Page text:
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Circuit Breaker Issue on Property Taxes Leads to Annexation Pressure

Circuit Breaker Issue on Property Taxes Leads to Annexation Pressure

Legislature will likely address annexation policy in this session.

The circuit breakers in the property tax amendment added to the state constitution under Gov. Daniels' watch continues to have unintended consequences. Since the circuit breakers are kicking in – limiting increases in property tax values in some areas – taxing districts are looking for new ways to increase their property tax base. The goal is to raise more money to offset the tax dollars they're giving up once taxpayers hit the property tax cap.

Stay farm land: This may look like a cattle farm to you, but a town or city might think it's land to annex to increase tax base. Look for the legislature to clean up annexation rules in 2014.

One way to attempt to increase revenue is to enlarge the tax base. Towns and cities in some instances in Indiana are seeking to do that through annexation. Bob Cherry, state representative, R-Greenfield, a landowner and Indiana Farm Bureau legislative specialist, says the city of Anderson wanted to annex an extremely large area, but the effort was shut down by local authorities before it got out of hand. However, other areas are attempting to annex sizable chunks of land that are currently used for farming, he notes.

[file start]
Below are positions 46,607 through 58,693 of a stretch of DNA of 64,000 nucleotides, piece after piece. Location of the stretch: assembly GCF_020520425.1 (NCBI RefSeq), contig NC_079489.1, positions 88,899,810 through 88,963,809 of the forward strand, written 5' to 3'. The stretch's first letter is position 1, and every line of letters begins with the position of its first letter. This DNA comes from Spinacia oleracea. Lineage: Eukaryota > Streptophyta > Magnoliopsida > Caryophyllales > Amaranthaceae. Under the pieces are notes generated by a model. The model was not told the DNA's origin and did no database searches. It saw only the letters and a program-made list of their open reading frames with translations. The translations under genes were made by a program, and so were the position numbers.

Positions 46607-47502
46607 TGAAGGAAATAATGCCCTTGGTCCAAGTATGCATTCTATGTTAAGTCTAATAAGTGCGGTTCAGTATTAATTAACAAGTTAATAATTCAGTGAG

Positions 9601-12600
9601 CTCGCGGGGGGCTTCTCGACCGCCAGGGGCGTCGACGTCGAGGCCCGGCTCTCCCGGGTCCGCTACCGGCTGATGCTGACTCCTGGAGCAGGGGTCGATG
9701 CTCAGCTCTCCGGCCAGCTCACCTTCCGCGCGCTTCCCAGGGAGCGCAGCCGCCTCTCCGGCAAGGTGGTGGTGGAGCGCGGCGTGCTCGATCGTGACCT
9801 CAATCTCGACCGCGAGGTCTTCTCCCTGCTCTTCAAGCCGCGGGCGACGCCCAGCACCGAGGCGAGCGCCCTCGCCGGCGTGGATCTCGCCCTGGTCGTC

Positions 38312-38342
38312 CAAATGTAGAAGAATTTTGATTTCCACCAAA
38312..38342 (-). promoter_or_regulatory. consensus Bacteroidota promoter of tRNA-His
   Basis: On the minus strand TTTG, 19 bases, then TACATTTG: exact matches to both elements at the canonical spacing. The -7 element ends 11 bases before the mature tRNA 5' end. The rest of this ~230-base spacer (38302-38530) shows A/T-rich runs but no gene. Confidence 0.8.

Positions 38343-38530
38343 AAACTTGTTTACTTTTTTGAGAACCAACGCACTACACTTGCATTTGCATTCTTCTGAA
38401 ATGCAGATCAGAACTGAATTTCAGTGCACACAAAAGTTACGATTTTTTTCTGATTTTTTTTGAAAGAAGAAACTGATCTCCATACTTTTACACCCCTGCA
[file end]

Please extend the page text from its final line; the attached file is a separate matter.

In his own community Cherry says the town of Fortville, a relatively small community, set out in an attempt to annex 6,000 acres into the town limits. The same attempt is being repeated in other small and large communities around the state.

"They're trying to get more tax base to offset what they're losing due to the circuit breakers," Cherry reaffirms.

Indiana is one of the only states left in the country which still allow forced annexation, Cherry says. Basically, those whose land is being annexed do not get a say in whether annexation occurs or not. Cherry is hopeful that the legislature will address this issue during this session. The goal in his mind would be to adopt language that has been adopted in neighboring states that gives landowners more rights in these matters.

"Cities want to annex the land, but they're not as fast to provide services," he says. "They may see they are accessible, but 'access' to sewers or water may be several miles away."

If nothing else, Cherry hopes that if the issue is debated and hammered out by the legislature, the communication process that occurs when annexation issues arise will be clearer.

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